Patt Morrison for September 3, 2012

Peter Dreier ranks The 100 Greatest Americans of the 20th Century

Nation Books Publishing

America has undoubtedly changed during the course of the 20th century and, according to professor of politics Peter Dreier, one such change has been towards becoming a more humane, inclusive, and democratic country. Throughout the century, countless distinguished Americans have influenced the trajectory of the nation and pioneered to achieve greatness, but how do Americans define genuine greatness in the context of history? What characteristics make some Americans greater than others? Dreier attempts to answer these and other questions in a new book “The 100 Greatest Americans of the 20th Century: A Social Justice Hall of Fame.” The Occidental College professor hopes to provoke and inspire readers to think hard about what truly makes certain individuals great and also what our choices of who qualifies as ‘the greatest’ says about us as a society.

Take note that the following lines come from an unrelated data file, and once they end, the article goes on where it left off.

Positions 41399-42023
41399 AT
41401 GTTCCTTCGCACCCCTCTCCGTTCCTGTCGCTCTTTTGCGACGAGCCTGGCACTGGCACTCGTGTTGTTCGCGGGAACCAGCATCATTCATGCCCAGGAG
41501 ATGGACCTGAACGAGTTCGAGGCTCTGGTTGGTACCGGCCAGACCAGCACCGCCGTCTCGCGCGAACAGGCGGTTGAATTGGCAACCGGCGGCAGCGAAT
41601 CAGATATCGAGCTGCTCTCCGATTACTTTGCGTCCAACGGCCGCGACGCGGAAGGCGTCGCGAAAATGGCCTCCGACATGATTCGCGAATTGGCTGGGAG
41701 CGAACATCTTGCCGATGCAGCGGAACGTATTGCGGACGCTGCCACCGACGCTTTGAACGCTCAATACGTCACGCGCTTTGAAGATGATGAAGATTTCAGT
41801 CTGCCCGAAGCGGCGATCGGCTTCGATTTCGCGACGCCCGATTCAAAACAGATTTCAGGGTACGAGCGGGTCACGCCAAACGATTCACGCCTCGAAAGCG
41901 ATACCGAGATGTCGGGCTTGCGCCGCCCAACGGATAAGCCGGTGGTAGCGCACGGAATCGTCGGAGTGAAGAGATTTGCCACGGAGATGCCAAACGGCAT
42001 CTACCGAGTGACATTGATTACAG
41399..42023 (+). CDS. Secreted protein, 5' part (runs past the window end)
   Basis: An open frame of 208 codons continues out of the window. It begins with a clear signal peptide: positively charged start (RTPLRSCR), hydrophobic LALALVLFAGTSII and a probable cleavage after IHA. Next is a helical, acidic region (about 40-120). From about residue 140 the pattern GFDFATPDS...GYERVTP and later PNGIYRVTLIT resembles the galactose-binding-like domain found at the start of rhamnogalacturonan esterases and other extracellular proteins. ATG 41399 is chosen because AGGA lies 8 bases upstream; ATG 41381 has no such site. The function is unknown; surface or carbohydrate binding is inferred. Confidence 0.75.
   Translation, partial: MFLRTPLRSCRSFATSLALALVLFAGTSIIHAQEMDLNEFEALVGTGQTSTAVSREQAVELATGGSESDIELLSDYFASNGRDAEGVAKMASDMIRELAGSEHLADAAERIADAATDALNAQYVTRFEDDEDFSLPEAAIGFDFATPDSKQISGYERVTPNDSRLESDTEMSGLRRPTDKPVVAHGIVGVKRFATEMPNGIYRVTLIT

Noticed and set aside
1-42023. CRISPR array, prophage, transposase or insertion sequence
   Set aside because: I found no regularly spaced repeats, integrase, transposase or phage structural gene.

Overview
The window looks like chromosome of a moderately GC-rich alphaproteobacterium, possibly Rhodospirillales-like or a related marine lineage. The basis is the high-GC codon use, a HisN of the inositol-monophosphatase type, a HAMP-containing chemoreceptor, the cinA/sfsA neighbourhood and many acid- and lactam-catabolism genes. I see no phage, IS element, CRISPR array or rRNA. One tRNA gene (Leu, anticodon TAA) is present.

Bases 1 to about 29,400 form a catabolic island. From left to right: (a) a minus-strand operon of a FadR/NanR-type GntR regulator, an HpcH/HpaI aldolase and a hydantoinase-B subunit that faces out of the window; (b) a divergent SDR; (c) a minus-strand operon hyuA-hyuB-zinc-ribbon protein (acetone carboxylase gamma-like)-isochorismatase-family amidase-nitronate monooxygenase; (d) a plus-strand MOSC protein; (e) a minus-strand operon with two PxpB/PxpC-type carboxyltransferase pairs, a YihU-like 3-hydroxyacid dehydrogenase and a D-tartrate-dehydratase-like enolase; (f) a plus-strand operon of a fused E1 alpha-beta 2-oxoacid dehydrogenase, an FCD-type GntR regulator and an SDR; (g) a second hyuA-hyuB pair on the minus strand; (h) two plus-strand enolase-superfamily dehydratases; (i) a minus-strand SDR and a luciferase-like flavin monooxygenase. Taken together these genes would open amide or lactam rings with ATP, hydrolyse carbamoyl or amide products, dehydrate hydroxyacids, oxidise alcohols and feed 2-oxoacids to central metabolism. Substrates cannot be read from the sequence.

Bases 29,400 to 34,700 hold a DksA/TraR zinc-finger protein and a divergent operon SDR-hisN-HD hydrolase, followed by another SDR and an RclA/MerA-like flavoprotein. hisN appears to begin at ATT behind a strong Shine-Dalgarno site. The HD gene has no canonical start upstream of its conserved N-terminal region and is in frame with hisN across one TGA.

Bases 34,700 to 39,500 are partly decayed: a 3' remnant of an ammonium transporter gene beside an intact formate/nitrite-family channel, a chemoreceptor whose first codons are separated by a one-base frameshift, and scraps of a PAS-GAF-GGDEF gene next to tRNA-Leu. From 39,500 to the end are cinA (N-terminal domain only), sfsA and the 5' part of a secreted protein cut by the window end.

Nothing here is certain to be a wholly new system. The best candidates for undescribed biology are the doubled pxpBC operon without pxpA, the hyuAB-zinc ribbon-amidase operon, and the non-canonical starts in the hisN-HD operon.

Ranging from women's suffrage to the civil rights movement and beyond, which influential Americans do you rank as some of the greatest of the 20th Century and why? What do your selections say about you as a person and as an American citizen?


Peter Dreier, E. P. Clapp Distinguished professor of Politics, and director of Urban and Environmental Policy Program at Occidental College; author of “The 100 Greatest Americans of the 20th Century: A Social Justice Hall of Fame” (Nation Books 2012)

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